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New auto tax could hamper Bartow school system budget
by Monica Burge
February 26, 2013 03:33 PM | 2322 views | 0 0 comments | 20 20 recommendations | email to a friend | print
A new tax set to go into effect March 1 changes the tax paid on new and used automobiles in Georgia and could potentially affect the Bartow County School System’s budget.

House Bill 386 was passed during the last session of the Georgia General Assembly and Bartow County Schools Chief Financial Officer Todd Hooper said it will be an adjustment.

“House Bill 386 relates to the way ad valorem taxes are collected on automobiles,” Hooper said.

Hooper said he General Assembly passed the measure as a part of its attempt to overhaul of the state’s tax system.

Hooper said the change will affect the school system’s budget in the years ahead.

“It will make the budgeting somewhat difficult,” Hooper said during the school board’s work session this month. “Our SPLOST [Special Local Option Sales Tax] will be affected by this.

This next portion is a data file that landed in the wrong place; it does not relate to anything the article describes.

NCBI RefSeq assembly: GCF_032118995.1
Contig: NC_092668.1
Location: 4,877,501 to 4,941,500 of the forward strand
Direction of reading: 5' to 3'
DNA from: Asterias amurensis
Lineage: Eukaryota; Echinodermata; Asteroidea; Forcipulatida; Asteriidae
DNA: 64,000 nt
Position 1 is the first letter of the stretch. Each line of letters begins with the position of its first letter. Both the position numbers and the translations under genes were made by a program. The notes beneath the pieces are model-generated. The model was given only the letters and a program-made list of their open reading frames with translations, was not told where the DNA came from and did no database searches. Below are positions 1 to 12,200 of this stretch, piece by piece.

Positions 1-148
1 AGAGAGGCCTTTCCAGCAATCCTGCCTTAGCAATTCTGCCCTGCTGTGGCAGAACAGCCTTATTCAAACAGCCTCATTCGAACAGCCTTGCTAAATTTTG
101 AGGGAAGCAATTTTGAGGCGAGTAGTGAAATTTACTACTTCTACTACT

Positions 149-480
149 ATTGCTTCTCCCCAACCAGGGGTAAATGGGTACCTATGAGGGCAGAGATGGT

According to Bartow County Tax Commissioner Steve Stewart, the bill is still a tag fee that applies all vehicles bought after the implement date next month, new or used.

It is one time fee that is paid at the time of purchase.

A “tag fee” also still is charged on the birthday of the owner of the car, Stewart said.

“That will also be done on our birthday like it is now,” Stewart said.

The new tax is based on a formula that factors in the fair market value of the vehicle and a 6.5 percent rate.

Stewart said the change will be “problematic” for “casual” sales because that market also will be affected by the tax.

Casual sales are between private owners and not dealers.

“Any time the title changes hands they’re going to be paying 6.5 percent,” Stewart said.

There are some exemptions, which include transfer of title to an immediate family member, such as a spouse, sibling, or grandparent and some veterans.

Stewart said the collection of the new tax will affect payouts to the school system.

“I do see all of our SPLOST taking a pretty good hit,” Stewart said.

Hooper said the bill is still being refined as the March implementation date draws near.

“There are a lot of things that are going to happen with this bill,” Hooper said. “It’s an ever-changing situation.”
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